Leisa, a bodyguard of the king of Soren’s daughter, serves out of gratitude and love. Abandoned by her parents when a child, she was taken in by the king and believes he considers her more than just another servant. However, she questions this assumption when he insists she impersonate his daughter on a political trip by using her magical gift. His demand puzzles her because she believes the move foolish and herself very unqualified to mimic the princess. However, motivated by her love of the princess and her adopted homeland, Leisa reluctantly agrees.
Once arriving in the foreign land, she is thrown into a difficult situation that grows worse by the day. Leisa encounters the Raven, a masked and silent assassin bound by magic and shrouded in mystery. Everyone except the king fears him. The Raven is the king’s blunt force, killing suddenly and swiftly. The king orders him to guard Leisa in her position as visiting princess. Whether the order is meant as a threat or a comfort remains to be seen. However, almost immediately, Leisa begins to wonder who is behind the mask and why he acts the way he does.
Set in a world of magic, mages, and political maneuvering, Davidson does a beautiful job pulling us into the world and introducing the characters. I appreciated the depth of the character development, especially of the two main characters. The organic and believable development of their connection despite communication issues, cultural differences, conflicting desires and goals is entrancing. As a host of forces work to keep them apart for various reasons, the two work together in an unsteady partnership to survive.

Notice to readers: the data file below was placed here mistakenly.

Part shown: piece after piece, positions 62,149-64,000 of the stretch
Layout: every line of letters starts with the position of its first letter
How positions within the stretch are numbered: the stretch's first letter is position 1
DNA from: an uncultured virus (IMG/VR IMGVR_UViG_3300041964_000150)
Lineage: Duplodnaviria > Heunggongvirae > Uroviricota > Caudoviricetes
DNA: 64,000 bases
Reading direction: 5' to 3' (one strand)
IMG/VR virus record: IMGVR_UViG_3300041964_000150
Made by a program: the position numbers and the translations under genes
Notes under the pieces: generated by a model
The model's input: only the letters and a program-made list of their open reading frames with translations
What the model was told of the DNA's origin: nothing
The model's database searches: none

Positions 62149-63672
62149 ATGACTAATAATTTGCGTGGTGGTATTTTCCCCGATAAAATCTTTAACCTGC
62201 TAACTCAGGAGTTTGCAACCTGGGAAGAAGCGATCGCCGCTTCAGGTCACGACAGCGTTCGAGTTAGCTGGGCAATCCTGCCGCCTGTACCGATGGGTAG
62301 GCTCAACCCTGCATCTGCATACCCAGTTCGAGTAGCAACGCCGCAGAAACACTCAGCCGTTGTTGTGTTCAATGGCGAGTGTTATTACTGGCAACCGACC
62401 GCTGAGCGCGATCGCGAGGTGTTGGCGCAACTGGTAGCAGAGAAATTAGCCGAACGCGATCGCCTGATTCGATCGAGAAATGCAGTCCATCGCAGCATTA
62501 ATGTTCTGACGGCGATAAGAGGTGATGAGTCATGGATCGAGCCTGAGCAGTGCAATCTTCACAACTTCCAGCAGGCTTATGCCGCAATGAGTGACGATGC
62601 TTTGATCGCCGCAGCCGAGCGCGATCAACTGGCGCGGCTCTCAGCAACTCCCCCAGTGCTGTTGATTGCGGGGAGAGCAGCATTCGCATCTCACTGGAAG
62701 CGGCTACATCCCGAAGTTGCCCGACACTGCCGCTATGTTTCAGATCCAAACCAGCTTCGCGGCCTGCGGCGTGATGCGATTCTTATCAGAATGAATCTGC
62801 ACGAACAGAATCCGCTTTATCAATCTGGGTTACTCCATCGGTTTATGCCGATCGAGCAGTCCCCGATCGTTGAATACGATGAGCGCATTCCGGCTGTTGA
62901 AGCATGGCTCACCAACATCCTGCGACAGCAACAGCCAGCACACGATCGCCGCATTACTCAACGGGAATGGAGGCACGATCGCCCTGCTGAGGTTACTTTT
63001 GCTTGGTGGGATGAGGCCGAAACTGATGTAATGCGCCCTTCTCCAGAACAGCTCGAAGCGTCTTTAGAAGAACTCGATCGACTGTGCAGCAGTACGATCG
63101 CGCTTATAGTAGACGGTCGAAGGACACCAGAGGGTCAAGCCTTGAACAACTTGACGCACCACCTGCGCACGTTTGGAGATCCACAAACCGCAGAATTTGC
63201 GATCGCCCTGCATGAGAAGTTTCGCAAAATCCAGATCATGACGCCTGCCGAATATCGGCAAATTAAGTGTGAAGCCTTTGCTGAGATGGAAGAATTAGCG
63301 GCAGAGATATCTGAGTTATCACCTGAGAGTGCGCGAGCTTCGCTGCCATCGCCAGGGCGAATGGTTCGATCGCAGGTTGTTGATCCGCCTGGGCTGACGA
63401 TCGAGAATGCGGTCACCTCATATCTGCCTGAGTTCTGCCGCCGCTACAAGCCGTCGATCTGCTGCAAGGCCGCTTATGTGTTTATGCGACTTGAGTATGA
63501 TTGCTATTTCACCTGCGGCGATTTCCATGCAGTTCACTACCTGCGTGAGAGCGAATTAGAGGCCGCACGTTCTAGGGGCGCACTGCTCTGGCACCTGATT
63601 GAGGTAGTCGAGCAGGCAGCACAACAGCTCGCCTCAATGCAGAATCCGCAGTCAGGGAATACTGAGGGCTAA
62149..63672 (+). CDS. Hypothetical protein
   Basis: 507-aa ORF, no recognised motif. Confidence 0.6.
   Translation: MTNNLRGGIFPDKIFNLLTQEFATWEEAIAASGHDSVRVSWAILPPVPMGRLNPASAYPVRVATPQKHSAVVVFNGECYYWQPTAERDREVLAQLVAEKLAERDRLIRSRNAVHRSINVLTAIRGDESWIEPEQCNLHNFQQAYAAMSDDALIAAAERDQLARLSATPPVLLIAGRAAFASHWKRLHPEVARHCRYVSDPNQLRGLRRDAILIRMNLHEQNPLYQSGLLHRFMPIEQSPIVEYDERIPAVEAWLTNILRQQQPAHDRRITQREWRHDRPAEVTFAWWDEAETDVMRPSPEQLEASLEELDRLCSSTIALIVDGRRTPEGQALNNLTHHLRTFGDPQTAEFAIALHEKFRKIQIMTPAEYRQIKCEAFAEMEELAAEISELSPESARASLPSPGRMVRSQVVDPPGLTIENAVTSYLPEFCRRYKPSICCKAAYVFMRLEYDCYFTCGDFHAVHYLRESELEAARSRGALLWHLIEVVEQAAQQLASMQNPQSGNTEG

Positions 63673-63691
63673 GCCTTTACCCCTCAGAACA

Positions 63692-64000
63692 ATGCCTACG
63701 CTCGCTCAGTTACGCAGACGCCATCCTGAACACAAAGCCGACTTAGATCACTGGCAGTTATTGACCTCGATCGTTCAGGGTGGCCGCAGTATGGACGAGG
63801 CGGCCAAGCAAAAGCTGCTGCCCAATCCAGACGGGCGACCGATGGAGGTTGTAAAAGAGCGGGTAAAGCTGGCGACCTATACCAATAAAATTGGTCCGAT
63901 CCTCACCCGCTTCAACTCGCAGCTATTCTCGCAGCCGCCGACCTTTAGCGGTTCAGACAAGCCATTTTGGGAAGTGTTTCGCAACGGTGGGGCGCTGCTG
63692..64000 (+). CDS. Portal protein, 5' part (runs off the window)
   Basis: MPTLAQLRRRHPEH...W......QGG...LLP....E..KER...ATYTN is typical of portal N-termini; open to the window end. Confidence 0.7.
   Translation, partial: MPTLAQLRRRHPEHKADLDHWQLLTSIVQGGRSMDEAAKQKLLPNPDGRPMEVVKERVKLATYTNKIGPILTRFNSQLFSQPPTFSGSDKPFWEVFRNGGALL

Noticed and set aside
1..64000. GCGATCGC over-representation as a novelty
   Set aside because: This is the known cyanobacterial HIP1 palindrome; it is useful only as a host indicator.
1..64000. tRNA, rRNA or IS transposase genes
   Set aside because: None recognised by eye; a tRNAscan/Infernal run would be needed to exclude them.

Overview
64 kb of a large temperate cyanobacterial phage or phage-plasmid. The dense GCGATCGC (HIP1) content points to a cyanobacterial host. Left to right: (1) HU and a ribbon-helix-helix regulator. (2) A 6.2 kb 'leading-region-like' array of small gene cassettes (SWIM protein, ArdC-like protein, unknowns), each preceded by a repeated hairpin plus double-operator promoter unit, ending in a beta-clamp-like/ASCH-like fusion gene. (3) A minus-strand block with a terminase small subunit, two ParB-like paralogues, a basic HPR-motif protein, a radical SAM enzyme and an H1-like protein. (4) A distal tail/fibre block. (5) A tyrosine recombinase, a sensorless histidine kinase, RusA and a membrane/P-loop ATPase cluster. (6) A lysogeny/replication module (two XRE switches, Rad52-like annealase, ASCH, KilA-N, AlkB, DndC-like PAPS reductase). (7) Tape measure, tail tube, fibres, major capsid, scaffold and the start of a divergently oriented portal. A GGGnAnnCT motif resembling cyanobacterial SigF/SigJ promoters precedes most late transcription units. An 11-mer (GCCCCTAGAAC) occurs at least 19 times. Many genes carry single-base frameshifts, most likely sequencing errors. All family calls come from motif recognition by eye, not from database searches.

My absolutely favorite part of the set of books is the way Davidson connects the plot, tensions, and conflicts to the characters themselves consistently through both The Faceless Mage and The Unseen Heir. Yes, the situations bring external pressure to bear on the characters. Still, each character's decision is tied tightly to who they are, their character, and their integrity. Moral dilemmas are weighed and wrestled with before decisions are made. The easy way isn’t always the best. The healing power of love is realistically challenging to accept and process. It isn’t an instant cure-all. The characters still have scars, memories, and a past they will continue to wrestle for a while.
All that said, do you like a mysterious, powerful hero who needs someone to see him for what he is? How about a man not afraid of accepting the help of a woman and fights at her side? Don’t forget a heroine who isn’t afraid to make hard choices and fight for what is right and those she loves, even at significant personal cost. Oh, and best of all, this book includes a solid adventure melded with a wonderful romance. If all of these are true of you, I recommend The Faceless Mage and The Unseen Heir. The books are the beginning of a longer series, but together they form a complete romantic story. I am looking forward to the next book in the series, The Hidden Queen.
What books have you read recently with solid and engaging characters?
What aspects of a character draw you to a book?